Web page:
Baradwaj Rangan argues that this particular story is generic, that it could have been any lower caste or oppressed family facing such trauma. But Murugan’s death, the way it’s brought about, and the way the body is left in the open as a terrible warning to anyone who dares raise their voice – this very sequence indicates that this can’t be happening to anyone but Dalits. There are other indications throughout – Sivasaamy falling at the feet of the entire village, his entire family being burnt (in an echo of the Keezhvenmani massacre), and the Panchami lands being the cause for that. There’s the feud about slippers too. These are definite markers of a Dalit story, even if the author of Vekkai claimed it isn’t. Unlike the claim that this violence rises from the ‘heat’ within men, thereby making it look natural, the movie shows how this is a reaction to the oppressive hierarchies of the place. We must base our theories on what happens within the movie rather than clarifications outside of it. The movie diverges from the novel in some ways. The scene where Sivasaamy falls at everyone’s feet or the issue about Panchami lands which leads to the fire massacre are absent from the novel. Take out these Dalit markers and the movie loses much of its power to provoke the audience, to make them squirm.

Contrast this with Rangasthalam,  a Telugu movie about an oppressed family (and an oppressed village) rising against upper caste men. Here, it’s quite clear that the hero’s family is from a lower caste but not Dalit. The size of their home with its inner courtyard, the hero’s elder brother (despite being a victim of honor killing) being educated and working abroad, and the hero himself proclaiming proudly in the beginning that his motor waters fields without seeing caste or community. Only non-Dalits assert proudly that they see no caste barriers, because they can afford to, no matter how poor they themselves are.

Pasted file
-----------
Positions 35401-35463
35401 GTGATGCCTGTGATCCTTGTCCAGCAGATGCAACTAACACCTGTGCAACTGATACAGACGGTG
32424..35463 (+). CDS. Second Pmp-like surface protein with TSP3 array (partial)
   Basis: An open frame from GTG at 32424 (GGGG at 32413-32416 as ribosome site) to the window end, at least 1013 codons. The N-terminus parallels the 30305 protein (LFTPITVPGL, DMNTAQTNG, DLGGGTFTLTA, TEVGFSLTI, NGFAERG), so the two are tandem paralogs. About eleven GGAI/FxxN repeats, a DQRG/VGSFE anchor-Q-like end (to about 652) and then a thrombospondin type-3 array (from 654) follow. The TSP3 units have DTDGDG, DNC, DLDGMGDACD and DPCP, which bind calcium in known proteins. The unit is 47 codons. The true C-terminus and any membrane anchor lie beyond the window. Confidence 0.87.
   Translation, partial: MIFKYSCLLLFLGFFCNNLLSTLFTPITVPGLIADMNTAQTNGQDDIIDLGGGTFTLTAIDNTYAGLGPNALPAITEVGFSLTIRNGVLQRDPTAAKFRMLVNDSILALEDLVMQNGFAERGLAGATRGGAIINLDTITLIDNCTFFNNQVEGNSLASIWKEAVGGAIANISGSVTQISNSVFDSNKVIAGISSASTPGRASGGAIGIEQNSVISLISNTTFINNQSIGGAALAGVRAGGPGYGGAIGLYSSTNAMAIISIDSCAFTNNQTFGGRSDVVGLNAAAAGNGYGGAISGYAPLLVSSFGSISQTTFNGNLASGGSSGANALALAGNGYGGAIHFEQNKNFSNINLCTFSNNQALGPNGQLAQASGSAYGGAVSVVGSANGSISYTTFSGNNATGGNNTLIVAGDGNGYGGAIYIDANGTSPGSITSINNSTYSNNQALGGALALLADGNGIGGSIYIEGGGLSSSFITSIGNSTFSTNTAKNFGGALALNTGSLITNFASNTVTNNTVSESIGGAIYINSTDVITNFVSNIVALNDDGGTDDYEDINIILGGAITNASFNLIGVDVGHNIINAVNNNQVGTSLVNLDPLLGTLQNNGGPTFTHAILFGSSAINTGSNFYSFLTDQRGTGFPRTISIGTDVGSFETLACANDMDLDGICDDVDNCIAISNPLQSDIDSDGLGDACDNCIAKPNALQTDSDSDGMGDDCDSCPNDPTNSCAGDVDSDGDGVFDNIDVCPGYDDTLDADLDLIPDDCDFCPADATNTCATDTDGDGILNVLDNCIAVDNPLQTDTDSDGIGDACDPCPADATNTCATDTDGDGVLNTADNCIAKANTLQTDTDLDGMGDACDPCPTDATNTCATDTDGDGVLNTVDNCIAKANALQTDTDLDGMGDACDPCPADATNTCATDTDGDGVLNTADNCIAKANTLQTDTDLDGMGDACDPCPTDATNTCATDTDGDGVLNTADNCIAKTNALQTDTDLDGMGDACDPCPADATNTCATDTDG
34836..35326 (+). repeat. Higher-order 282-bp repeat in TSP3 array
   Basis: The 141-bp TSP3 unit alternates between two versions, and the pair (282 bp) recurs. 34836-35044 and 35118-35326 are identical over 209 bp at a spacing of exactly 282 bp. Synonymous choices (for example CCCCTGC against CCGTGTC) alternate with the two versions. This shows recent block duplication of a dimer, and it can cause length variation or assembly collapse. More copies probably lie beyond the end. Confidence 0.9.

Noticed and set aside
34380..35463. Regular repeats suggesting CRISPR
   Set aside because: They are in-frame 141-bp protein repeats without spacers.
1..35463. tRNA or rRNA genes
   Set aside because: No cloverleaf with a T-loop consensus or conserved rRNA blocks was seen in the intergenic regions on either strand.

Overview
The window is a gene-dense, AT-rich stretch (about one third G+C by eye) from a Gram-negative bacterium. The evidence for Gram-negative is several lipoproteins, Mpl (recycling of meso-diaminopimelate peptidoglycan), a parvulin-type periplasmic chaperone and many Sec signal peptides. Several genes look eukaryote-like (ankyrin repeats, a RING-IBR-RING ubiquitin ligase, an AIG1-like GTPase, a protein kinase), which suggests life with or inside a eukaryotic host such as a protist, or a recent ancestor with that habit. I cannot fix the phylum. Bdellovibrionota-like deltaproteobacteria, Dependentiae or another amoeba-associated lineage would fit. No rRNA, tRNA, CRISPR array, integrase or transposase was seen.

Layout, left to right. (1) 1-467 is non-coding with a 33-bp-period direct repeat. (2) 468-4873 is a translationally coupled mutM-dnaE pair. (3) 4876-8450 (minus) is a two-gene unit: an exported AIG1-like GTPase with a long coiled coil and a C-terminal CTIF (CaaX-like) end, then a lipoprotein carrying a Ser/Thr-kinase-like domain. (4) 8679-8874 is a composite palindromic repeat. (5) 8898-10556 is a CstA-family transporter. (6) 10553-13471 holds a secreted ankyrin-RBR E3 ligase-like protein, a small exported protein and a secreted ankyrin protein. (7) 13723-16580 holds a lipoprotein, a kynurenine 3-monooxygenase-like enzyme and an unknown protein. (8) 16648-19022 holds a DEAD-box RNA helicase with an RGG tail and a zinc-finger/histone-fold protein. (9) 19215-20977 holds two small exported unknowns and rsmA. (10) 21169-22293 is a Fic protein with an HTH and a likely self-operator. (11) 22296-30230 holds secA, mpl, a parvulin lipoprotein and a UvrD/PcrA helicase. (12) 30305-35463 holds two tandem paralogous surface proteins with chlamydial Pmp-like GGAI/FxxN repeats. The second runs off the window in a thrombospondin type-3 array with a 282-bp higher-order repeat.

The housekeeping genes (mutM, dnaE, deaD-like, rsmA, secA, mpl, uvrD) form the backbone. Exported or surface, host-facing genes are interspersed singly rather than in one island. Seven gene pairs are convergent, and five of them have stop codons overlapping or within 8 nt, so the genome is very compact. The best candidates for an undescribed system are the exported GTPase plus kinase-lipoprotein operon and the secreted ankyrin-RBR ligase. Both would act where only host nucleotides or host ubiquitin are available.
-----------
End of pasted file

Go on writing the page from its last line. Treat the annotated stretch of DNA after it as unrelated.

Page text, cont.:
What could well be generic is the planned Telugu remake of Asuran. What gave Asuran that authentic feel was it being grounded in a tragedy that mirrored real life events in Keezhvenmani. These killings were an important landmark in the evolution of Tamil Nadu as a modern state. They have had parallels in other parts of the country. When Venkatesh reprises the titular role, there’s the Karamchedu massacre in Andhra Pradesh that could serve as a reference to ground his flashback. Incidentally, Venkatesh’s father hails from Karamchedu’s dominant Kamma caste. Venkatesh is great with comic timing and soft drama but it’s tough to imagine him playing the meek, psychologically broken, and undernourished Sivasaamy. If the elements that make Asuran such a hard-hitting movie are removed to somehow make it more palatable to Telugu audience, it would lose the magic that made it such a huge hit. Dhanush has set high standards for any actor in India. Only Nawazuddin  Siddiqui or a younger Irfan Khan could possibly recapture the anguish of Dhanush, and his anger. The payoffs in Asuran are so rewarding because of the deep trauma suffered by Sivasaamy’s family. If this is diluted, if the director and actor don’t feel they can capture the trauma of the original and end up compromising, we would be left with a generic movie with a generic premise. Instead of being about caste, it could be about factionism among dominant castes in Rayalaseema, a more common theme in Tollywood. This only blunts the narrative of Dalit oppression and retaliation